Sir Gawain and the Green Knight

"The poem 'Sir Gawain and the Green Knight' creates a literary mid-point between Anglo-Saxon literature and Christian Literature. Agree or Disagree?"
In broad terms Sir Gawain is part of an expansive body of literature that typically was intended to entertain a courtly and hence selective audience. If there is any common denominator running throughout the stories, it is the idea of chivalry, a formal, high-stylized system of standards of knightly conduct. This poem is a literary median between Anglo-Saxon and Christian literature. Chivalric ideals of strength and valor became gradually integrated with essentially non-Christian dictates of courtly love. The two major streams of action and conduct merged into the content of the romance: chivalric ideals of courage and prowess in battle, along with observance of Christian virtues; and courtly love standards of carefully prescribed manners. The three major plot elements - the beheading game or contest the exchange of winnings, and the temptations - occur throughout the romances, but the Gawain-Poet was the first to combine them into a meaningful structure. The latter places the poem in relationship with Anglo-Saxon alliterative poetry, an important part of the Gawain-Poet's cultural and moral heritage. Both in the poet's use of alliterative verse and in his characterization of Gawain, it is apparent that Gawain has much in common with the Anglo-Saxon hero, such as Beowulf. The strange, hostile world he encounters upon leaving Camelot, the many tests he endures, the crafty machinations of the Green Knight, and the sexual temptations that can so easily overcome a man - impress us with the realization that Gawain is an honorable fellow, subject to weakness and ambiguity. The thematic lines between the poems are of a general nature, rather than that of an integrally connected poem-sequence, and can be summarized as having applicability to the overall moral and spiritual well-being of a man, perhaps a knight, living in a courtly environment toward the end of the fourteenth century. Given this social and political climate, it is not surprising that a poet, sensitive to the spirit of the times, should write for his aristocratic audience poetry that would both examine facets of the moral life and recall the heroic, vigorous ideals of his Anglo-Saxon Christian heritage. In this sense, a pervasive concern is evident in the poems - a concern with the way a knight, or any Christian man of the world, should live in an uncertain and dangerous time. Patience and Purity exemplify the Christian virtues that have become their titles and these, of course, have obvious relevance to any Christian. The resulting interpretations are grotesque, for example: 'the Green Knight is thus proposing . . . a veiled invitation to a basically Christian ordeal, to an individual "way of the Passion" of voluntary self-sacrifice, as the christological content of the holly branch seems to suggest'. Sir Gawain and the Green Knight is the first that exhibits any ambiguity about the alliance between the quality of truth and the value of the oral pledge. It is also the first to focus specifically on the word trauthe, whereas words such as othe, borwes, and good fey are used in the earlier poems. The fact that the Gawain poet singles out the word trauthe for intense scrutiny signals his conscious dependence on the Anglo Saxon etymology (treowe). Similarly, the poet's participation in what has come to be known as "the Alliterative Revival" "hearkens back to the heroic age of English poetry" in his imitation of the strongly oral meter and diction of Anglo Saxon poetry. These stylistic links between the poem and its Anglo Saxon predecessors suggest the possibility of a fundamental thematic connection in their investigation of trauthe as well. In Gawain there are two lines in which the concepts of trauthe and sothe are juxtaposed and contrasted. The first occurs when Gawain makes his oath to join the Green Knight in a year and a day after the initial beheading:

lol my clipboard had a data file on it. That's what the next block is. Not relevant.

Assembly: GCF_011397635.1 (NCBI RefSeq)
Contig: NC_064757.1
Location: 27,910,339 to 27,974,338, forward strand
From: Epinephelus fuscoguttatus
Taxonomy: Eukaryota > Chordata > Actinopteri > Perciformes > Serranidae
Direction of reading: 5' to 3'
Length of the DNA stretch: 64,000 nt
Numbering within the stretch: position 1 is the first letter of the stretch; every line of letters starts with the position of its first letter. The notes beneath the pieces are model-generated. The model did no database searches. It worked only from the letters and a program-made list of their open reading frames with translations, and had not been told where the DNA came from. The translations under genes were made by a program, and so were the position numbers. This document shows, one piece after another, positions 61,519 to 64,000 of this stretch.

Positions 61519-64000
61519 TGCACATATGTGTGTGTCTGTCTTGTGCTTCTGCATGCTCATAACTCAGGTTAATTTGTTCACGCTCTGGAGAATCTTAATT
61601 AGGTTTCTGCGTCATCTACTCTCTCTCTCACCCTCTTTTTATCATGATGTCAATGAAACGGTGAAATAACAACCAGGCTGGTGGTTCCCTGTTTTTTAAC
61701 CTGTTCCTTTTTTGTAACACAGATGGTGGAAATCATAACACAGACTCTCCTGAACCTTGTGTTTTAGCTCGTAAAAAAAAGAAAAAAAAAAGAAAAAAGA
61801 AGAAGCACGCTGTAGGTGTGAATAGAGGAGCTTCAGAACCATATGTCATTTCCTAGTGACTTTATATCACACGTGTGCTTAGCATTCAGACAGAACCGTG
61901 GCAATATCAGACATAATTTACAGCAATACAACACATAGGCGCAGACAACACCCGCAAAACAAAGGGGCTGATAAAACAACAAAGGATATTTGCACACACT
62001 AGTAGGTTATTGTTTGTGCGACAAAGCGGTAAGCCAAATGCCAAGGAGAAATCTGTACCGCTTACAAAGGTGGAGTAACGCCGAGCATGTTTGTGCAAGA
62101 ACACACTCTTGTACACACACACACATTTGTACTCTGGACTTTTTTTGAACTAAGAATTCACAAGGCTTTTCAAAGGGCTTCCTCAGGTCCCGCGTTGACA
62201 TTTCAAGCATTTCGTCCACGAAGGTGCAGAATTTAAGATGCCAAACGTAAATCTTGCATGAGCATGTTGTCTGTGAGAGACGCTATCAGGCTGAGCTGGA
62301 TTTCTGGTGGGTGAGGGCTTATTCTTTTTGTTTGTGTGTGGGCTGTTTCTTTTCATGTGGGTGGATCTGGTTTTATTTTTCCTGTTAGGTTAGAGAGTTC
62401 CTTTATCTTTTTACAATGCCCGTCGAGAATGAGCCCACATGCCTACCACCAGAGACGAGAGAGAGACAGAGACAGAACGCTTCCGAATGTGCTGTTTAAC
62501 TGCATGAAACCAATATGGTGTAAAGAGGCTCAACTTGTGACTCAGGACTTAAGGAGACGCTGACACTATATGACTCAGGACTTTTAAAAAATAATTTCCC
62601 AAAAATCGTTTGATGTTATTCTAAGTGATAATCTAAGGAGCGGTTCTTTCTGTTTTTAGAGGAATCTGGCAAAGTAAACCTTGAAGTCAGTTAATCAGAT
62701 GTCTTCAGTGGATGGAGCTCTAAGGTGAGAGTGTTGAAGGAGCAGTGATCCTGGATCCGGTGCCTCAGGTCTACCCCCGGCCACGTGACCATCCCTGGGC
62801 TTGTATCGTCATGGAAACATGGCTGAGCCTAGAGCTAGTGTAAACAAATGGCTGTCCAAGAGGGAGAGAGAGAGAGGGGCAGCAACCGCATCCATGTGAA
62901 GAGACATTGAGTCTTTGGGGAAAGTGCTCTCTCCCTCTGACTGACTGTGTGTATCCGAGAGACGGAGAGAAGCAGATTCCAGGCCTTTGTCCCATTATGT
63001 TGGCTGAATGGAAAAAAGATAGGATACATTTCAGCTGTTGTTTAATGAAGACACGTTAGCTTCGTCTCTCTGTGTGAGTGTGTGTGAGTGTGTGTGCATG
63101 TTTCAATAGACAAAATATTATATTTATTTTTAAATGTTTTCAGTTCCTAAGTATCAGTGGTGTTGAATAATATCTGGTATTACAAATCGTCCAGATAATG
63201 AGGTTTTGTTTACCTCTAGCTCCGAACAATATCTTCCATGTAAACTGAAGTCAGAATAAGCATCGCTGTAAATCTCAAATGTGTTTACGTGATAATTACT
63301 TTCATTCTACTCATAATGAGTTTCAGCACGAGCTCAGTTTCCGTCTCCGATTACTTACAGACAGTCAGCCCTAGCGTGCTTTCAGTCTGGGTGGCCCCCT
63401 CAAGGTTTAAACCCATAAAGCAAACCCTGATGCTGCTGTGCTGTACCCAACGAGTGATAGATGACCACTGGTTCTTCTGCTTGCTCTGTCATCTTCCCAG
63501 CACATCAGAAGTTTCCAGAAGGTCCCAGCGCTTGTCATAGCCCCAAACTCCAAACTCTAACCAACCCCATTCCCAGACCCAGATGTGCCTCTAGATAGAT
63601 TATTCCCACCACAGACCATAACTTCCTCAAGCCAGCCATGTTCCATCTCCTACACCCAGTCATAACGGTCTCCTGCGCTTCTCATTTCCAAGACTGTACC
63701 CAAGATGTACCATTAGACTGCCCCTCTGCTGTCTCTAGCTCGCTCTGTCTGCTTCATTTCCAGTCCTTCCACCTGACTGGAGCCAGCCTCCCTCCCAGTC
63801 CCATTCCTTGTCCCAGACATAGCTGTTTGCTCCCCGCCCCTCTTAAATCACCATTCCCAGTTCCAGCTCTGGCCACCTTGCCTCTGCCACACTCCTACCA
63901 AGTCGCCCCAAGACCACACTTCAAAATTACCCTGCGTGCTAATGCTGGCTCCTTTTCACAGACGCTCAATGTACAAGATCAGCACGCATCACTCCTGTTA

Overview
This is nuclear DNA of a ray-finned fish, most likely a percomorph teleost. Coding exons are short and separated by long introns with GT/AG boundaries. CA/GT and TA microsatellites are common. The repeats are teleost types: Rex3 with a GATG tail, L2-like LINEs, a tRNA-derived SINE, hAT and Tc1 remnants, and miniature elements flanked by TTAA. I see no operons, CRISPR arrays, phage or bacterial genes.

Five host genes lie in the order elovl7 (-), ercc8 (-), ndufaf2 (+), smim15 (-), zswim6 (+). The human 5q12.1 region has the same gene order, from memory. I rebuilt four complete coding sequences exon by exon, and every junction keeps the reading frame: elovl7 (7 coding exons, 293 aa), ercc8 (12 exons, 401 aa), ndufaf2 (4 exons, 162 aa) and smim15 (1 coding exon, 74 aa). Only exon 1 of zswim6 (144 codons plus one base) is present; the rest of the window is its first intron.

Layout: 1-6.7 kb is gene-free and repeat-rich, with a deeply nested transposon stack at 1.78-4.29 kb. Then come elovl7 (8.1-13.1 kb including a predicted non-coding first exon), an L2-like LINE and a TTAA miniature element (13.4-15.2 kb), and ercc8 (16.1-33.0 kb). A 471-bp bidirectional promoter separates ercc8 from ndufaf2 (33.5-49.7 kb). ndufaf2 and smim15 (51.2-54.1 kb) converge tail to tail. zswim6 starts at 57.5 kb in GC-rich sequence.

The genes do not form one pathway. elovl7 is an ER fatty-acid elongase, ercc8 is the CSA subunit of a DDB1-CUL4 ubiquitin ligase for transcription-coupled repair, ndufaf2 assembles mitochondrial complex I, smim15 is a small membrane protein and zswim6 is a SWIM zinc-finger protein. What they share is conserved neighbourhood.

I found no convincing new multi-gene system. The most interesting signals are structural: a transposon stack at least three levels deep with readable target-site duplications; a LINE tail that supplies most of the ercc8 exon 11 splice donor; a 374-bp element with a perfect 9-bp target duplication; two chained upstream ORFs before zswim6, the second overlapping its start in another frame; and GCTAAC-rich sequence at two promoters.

And I schal ware all my wyt to wynne me thider; And that I swere the
for sothe and by my siker trauthe. (402-03)

Later Gawain again expresses this semantic difference between trauthe and sothe when Bercilak tells him that the hunted boar is his according to their pledge:
"Hit is soth, quoth the segge, and as siker true"
At the end of the poem Gawain assumes the green girdle as a symbol of his untrauthe: